Why have cryptocurrencies been in the eye of the storm?

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Just this week, Changpeng Zhao, 44, CEO of cryptocurrency exchange Binance, became one of the richest people in the world with a net worth of $96.9 billion. However, this might be an underestimate, as this net worth does not include his cryptocurrency holdings and the Binance token known as Binance coin (BNB), which recently traded in the range of $500/token. Add all that to his net worth, and Zhao is probably the richest person on this planet. However, with the exception of El Salvador, almost all countries, including China, Russia, Indonesia, and India, do not allow cryptocurrencies to be used as fiat or legal tender. Governments and regulators usually don’t know how to deal with it. It’s no wonder, then, that cryptocurrencies have drawn mixed and extreme emotions from regulators and governments. Investors are left behind – whether or not to engage in cryptocurrencies.

Clearly, many people are willing to bet on the future of cryptocurrency. There are 100 million Bitcoin owners and 53 million traders worldwide. Some 22% of Americans own bitcoins. In India, the figure stands at 400 million cryptocurrency investors, according to various estimates. Overall, the total cryptocurrency market size is $2.1 trillion. Other than that, Bitcoin has a market share dominance of around 40.2% and Ether 19.9%, at present. Market capitalization has grown from zero to $2.1 trillion in just 13 years.

Bitcoin was the first cryptocurrency, launched on January 3, 2009. It was a crucial time in global markets, as the subprime mortgage crisis had taken a heavy toll on global stock markets and global economies. It also revealed the flaws in centralized banking systems. Of course, in the post-subprime crisis era, several governments chose to deal with the situation by printing money and spending their way out – leading to decades-long high inflation in many country.

The Covid situation has led to an increase in the impression of countries to fight the disease as well as to prevent their economies from sliding into depression. For example, inflation in the United States is 7%, the highest since 1982. In India, inflation based on the consumer price index (CPI) was 5.59% in December , even though the Indian government has not released money and spending to support the economy. More than 40% of the currency in circulation in the world has been printed in the past two years. This means that if you are not invested in an instrument that fights inflation, you are getting poorer day by day.

The rise of Bitcoin and 20,000 other cryptocurrencies (2,000 actively traded; the remaining 18,000 do not have enough liquidity) should be seen in this context. Global currencies, controlled by central bankers, have many uses. More importantly, they can be used for retail transactions. However, Bitcoin is more like gold or diamond – they are rare (21 million) and therefore their price is higher.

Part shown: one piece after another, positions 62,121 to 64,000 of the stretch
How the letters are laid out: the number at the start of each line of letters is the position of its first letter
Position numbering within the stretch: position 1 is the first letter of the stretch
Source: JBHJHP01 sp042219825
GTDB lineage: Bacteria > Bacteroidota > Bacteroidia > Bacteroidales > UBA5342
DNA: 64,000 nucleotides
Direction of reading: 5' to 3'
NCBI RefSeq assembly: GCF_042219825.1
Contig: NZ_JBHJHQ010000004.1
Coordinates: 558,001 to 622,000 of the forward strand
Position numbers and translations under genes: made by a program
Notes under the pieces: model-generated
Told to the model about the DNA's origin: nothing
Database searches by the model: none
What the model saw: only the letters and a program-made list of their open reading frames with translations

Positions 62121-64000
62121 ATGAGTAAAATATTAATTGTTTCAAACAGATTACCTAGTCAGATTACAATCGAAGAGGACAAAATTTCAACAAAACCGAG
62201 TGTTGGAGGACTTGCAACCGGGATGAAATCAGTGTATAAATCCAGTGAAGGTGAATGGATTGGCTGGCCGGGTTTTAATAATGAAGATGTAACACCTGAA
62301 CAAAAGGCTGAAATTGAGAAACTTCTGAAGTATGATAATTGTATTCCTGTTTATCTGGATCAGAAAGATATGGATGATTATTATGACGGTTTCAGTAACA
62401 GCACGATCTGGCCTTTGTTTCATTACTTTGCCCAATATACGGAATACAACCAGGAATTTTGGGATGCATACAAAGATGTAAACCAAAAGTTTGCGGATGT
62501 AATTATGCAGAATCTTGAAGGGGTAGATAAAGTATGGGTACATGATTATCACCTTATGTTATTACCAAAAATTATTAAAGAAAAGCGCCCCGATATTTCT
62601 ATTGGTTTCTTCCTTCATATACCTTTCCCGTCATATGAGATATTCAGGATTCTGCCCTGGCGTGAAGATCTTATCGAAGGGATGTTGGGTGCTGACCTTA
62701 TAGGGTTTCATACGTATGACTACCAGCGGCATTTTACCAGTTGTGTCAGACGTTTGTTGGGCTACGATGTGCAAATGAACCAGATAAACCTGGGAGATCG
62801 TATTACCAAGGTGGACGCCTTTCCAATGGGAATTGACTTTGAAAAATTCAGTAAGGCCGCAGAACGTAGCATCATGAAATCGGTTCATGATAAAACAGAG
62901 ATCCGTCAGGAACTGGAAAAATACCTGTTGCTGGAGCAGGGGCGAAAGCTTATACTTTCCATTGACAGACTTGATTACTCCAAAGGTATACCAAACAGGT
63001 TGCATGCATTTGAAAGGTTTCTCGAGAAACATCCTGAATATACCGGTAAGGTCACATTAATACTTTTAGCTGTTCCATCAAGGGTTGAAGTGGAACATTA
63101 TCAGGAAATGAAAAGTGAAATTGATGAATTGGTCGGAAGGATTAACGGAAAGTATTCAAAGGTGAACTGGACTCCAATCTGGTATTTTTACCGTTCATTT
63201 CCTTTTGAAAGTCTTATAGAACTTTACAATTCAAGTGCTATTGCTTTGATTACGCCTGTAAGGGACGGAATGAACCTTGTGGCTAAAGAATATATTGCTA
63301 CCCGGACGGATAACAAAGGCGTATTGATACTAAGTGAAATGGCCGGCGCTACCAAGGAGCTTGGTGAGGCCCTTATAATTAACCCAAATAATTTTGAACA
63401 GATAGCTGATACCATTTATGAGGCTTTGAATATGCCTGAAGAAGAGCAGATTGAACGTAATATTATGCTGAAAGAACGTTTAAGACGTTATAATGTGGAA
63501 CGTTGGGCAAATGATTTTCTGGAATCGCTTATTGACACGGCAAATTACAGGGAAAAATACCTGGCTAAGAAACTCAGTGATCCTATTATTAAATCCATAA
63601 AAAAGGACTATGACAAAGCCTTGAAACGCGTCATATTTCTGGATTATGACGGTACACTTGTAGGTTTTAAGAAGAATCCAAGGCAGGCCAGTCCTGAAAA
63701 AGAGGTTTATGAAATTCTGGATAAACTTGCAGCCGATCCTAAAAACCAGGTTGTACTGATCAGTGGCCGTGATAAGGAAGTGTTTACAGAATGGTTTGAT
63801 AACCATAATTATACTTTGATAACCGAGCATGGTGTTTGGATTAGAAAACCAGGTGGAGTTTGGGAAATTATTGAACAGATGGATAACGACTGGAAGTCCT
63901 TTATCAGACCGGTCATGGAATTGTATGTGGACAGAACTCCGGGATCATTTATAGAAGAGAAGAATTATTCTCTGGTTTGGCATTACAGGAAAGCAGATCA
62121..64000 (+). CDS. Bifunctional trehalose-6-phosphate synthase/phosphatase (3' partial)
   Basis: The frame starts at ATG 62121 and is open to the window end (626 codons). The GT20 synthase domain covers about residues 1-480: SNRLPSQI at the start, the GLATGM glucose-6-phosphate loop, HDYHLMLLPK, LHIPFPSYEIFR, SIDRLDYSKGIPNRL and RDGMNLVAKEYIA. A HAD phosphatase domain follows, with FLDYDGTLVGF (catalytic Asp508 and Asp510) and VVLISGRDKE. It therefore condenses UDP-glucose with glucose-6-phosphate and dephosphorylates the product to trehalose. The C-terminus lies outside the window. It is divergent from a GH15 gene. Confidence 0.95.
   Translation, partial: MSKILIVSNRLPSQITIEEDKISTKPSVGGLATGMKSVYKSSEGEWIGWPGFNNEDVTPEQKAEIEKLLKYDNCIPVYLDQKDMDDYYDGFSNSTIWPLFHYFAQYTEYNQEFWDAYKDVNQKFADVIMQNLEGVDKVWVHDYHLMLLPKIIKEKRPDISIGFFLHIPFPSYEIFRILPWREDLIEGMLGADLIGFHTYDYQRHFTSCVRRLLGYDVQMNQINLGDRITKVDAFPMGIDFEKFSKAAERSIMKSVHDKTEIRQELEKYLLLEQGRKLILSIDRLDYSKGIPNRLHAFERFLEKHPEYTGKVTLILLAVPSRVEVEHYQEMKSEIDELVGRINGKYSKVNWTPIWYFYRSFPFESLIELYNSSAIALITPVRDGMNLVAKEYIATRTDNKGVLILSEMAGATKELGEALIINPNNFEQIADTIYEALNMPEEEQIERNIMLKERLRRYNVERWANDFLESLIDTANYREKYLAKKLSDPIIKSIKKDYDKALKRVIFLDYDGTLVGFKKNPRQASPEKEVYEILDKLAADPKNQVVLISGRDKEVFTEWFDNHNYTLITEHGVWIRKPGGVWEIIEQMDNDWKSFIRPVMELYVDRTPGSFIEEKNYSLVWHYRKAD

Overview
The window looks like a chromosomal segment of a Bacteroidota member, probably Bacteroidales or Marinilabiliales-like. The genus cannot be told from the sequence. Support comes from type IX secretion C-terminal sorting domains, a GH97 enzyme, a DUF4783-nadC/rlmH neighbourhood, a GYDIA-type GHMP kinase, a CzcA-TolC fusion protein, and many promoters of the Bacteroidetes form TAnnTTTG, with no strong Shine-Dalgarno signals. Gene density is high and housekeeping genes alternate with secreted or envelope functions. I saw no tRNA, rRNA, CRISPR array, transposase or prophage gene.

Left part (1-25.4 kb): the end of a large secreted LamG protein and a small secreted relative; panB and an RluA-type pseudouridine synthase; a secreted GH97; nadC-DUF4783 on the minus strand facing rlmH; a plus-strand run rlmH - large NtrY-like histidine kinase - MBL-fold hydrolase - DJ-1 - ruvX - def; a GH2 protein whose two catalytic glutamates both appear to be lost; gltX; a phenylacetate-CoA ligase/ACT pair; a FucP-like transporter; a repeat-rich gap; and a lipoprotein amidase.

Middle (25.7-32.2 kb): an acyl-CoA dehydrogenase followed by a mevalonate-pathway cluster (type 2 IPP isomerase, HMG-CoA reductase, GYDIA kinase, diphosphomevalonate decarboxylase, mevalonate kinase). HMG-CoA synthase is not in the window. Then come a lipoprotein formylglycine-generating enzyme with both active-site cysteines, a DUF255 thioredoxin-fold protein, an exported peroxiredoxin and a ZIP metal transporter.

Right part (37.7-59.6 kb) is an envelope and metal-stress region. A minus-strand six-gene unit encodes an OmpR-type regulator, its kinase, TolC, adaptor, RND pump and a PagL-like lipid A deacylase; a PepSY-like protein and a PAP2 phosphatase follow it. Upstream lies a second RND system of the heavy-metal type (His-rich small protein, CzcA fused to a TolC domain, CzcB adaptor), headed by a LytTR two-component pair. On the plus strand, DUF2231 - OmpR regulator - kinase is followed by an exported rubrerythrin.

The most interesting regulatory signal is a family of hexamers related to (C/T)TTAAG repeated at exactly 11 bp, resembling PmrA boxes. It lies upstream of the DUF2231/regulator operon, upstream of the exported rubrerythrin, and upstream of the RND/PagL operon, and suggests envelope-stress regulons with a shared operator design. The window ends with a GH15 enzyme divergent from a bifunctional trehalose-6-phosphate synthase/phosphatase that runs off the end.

Goldman Sachs, which restarted its cryptocurrency office in 2021, predicted in a recent note that Bitcoin will take market share away from gold in 2022. However, not all cryptocurrencies have limited supply. Some, like Ether, have an infinite supply, but the annual supply is limited to 18 million.

Why are regulators uncomfortable?

A decentralized and digital currency means no one controls it. Investors from all over the world can invest in it, and the demand-supply equation is supported by the existing network and protocol, which involves millions of people in the process. It is therefore not necessary to have a third-party regulator. On the other hand, it falls to the Reserve Bank of India to honor the rupee, since the note says: “I promise to pay the bearer the sum of…”. The same goes for other global currencies.

Obviously, with the element of control being taken away from all regulators and the government, cryptocurrencies cannot be added/depleted to say, buy their way out of an economic crisis or pandemic situation. The lack of control makes regulators as well as the government extremely nervous.

Go forward, rregulators and governments need to view cryptocurrencies as something that evolves. Its value should be judged by the fact that millions of people are willing to invest in it. Just like shells, stones or gold have become “standards” at different times. Gold, for example, was used for a long time as the basis for printing banknotes before the latter created its own “standard”. Thus, the 13-year-old cryptocurrency market must have space to grow in a regulated manner and stand tall. After all, a teenager needs space to grow into an adult. Of course, the watchful eye of an elder (the regulator) is welcome.

The writer is CEO of CREBACO Global, a crypto-focused research and rating company

DISCLAIMER: Opinions Expressede owned by the author, and Outlook Money does not necessarily endorse it. Outlook Money will not be liable for damages caused to any person/organization directly or indirectly.

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